Is Filing Bankruptcy The Right Decision?
Facing financial hardships is not an easy task. Making the decision to file bankruptcy should not be made lightly or quickly.
Most likely if you are beginning to consider bankruptcy, you have tried your best to handle your debts on your own. You may have even tried a debt consolidation plan, or consumer credit counseling program to help you get out of debt. If so, the next step is to discuss your situation with a bankruptcy attorney and determine if bankruptcy is right for you.
A bankruptcy attorney can help you determine whether filing bankruptcy is right for your situation. They can evaluate your debts, income and vision for your future to see if bankruptcy will help you get through your financial problems and onto a path of financial freedom.
Here are a few questions to consider if you are thinking about filing bankruptcy:
Are Your Debts Dischargeable?
Not all debt will disappear in a bankruptcy case. Depending on your individual situation, and the types of debt you have, you may find that bankruptcy will provide you little of no relief. The best way to determine this is to speak to a bankruptcy lawyer or credit counselor who can help you review your debts to see if they qualify for discharge.
Do You Want To Keep Your Debt?
There are generally two types of debt. A "secured debt" is one that is secured by collateral. This describes mortgages, car loans and some loans where property is offered up in case you should default on the loan.
Then there is "unsecured debt," which includes most credit card debts, medical bills, legal fees, and utility bills. Some unsecured debt, such as back taxes, child support, and student loans are not eligible for bankruptcy protection.
Most secured debts are not discharged in bankruptcy unless you surrender the collateral. If you want to keep your home, or your car, you may want to reaffirm the debt and keep it out of the bankruptcy filing. Otherwise you would be asked to surrender it to your creditor.
What Will Happen If You Have More Financial Problems?
If your financial problems were not caused by an unexpected or catastrophic event, you will have to seriously change your lifestyle for bankruptcy to help you. Filing bankruptcy is not a way to clear your debt so that you can keep borrowing to pay for your lifestyle.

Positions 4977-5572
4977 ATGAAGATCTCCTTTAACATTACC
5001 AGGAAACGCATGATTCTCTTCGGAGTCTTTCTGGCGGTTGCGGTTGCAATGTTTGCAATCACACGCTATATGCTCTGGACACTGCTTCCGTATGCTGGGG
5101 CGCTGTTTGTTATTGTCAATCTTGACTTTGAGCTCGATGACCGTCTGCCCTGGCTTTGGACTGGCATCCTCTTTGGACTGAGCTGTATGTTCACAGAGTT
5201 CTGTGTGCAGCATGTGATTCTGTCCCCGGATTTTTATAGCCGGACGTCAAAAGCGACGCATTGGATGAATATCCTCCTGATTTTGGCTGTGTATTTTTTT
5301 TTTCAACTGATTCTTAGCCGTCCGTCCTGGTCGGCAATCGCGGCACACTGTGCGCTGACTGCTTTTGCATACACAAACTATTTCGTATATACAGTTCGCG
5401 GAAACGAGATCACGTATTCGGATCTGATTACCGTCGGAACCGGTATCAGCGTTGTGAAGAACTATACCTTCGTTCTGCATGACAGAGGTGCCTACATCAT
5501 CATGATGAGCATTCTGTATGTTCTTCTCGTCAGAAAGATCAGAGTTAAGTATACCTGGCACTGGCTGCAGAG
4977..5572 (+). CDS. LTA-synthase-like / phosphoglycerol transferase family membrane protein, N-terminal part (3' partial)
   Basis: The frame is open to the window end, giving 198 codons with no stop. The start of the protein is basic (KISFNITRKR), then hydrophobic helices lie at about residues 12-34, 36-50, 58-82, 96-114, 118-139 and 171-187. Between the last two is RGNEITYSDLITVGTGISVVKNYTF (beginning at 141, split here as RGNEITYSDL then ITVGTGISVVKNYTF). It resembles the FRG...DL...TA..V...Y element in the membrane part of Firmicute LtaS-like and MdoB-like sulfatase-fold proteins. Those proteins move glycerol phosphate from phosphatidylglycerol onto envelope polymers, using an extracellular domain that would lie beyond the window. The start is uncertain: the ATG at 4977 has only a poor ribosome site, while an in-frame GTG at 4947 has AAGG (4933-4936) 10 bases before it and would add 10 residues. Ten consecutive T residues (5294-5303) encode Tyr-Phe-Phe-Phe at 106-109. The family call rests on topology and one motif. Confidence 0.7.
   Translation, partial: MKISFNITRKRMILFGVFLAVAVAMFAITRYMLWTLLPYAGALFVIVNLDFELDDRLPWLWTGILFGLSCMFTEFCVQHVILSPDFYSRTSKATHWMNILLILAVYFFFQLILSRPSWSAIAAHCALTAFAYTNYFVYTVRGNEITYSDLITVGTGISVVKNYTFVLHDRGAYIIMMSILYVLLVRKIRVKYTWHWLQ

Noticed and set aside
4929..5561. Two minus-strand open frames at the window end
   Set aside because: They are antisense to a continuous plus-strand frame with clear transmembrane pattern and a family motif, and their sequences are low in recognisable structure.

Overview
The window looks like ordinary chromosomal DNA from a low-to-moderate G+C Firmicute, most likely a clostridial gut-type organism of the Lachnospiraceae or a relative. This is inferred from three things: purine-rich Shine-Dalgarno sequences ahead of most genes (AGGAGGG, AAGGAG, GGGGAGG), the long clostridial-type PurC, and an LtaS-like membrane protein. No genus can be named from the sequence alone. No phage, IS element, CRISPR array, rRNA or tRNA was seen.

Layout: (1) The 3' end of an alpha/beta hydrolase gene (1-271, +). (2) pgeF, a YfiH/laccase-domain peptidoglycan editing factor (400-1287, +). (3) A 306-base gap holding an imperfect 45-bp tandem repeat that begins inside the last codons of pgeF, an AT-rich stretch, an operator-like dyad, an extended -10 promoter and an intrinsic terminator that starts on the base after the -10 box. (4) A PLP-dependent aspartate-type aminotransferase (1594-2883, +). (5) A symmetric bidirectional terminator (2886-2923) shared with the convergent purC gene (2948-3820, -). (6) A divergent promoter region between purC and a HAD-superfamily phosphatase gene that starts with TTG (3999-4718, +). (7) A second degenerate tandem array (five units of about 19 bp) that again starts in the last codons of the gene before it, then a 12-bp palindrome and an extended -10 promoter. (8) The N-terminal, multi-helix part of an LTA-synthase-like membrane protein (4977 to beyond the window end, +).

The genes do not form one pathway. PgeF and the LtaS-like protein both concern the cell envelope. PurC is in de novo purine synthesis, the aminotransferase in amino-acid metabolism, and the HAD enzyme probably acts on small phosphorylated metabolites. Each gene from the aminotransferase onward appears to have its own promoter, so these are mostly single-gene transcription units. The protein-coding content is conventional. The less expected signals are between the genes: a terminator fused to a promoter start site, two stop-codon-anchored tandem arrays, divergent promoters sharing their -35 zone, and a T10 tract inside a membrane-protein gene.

In order to survive a bankruptcy filing and move forward you will have to evaluate how you pay for everything in your life. You will be asked to set a budget that will determine what you are paying for that is a necessity and what is a luxury.
We are not here to lecture you about your choices. But you have to understand that filing bankruptcy is a step that also requires sacrifice. If you face additional financial problems after you file, you may have to scrimp and save to dig your way out.
What Will Happen At Work?
Employers often review credit reports before hiring or giving promotions. While it is unlawful to discriminate against someone who has filed bankruptcy in most cases, bankruptcy may raise questions about an employee's financial judgment, or even make an employer concerned about theft or embezzlement. It may mean you will have to have a serious and frank discussion with your employer or potential employer about your bankruptcy case.
Filing bankruptcy is a difficult decision, and one that will affect your life in good ways and bad for at least 10 years. Start by getting advice from a bankruptcy attorney near. They can help you plan for your future and start you on a path to becoming debt free.
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